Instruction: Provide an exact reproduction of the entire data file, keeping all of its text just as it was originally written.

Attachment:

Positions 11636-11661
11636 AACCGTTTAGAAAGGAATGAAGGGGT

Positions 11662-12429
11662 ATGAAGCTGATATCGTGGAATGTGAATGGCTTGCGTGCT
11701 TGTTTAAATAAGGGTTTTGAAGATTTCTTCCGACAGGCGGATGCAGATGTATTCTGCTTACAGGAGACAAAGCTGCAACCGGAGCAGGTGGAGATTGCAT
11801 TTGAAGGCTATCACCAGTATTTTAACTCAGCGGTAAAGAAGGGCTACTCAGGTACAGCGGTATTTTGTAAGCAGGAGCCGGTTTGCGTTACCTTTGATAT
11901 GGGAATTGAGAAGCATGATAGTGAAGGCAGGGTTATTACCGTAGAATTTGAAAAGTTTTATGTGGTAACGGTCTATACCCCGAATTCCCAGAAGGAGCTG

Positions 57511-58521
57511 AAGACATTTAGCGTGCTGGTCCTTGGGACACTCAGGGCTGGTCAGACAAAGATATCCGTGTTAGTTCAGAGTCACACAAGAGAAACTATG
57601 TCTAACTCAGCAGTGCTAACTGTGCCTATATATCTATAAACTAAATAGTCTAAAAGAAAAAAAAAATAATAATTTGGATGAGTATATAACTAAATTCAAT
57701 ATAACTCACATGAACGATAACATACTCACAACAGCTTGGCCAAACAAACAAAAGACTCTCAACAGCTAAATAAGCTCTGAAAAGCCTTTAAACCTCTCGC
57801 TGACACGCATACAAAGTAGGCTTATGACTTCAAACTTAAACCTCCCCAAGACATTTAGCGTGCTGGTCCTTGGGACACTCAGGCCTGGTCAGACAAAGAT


Positions 11636-11661
11636 AACCGTTTAGAAAGGAATGAAGGGGT

Positions 11662-12429
11662 ATGAAGCTGATATCGTGGAATGTGAATGGCTTGCGTGCT
11701 TGTTTAAATAAGGGTTTTGAAGATTTCTTCCGACAGGCGGATGCAGATGTATTCTGCTTACAGGAGACAAAGCTGCAACCGGAGCAGGTGGAGATTGCAT
11801 TTGAAGGCTATCACCAGTATTTTAACTCAGCGGTAAAGAAGGGCTACTCAGGTACAGCGGTATTTTGTAAGCAGGAGCCGGTTTGCGTTACCTTTGATAT
11901 GGGAATTGAGAAGCATGATAGTGAAGGCAGGGTTATTACCGTAGAATTTGAAAAGTTTTATGTGGTAACGGTCTATACCCCGAATTCCCAGAAGGAGCTG

Positions 57511-58521
57511 AAGACATTTAGCGTGCTGGTCCTTGGGACACTCAGGGCTGGTCAGACAAAGATATCCGTGTTAGTTCAGAGTCACACAAGAGAAACTATG
57601 TCTAACTCAGCAGTGCTAACTGTGCCTATATATCTATAAACTAAATAGTCTAAAAGAAAAAAAAAATAATAATTTGGATGAGTATATAACTAAATTCAAT
57701 ATAACTCACATGAACGATAACATACTCACAACAGCTTGGCCAAACAAACAAAAGACTCTCAACAGCTAAATAAGCTCTGAAAAGCCTTTAAACCTCTCGC
57801 TGACACGCATACAAAGTAGGCTTATGACTTCAAACTTAAACCTCCCCAAGACATTTAGCGTGCTGGTCCTTGGGACACTCAGGCCTGGTCAGACAAAGAT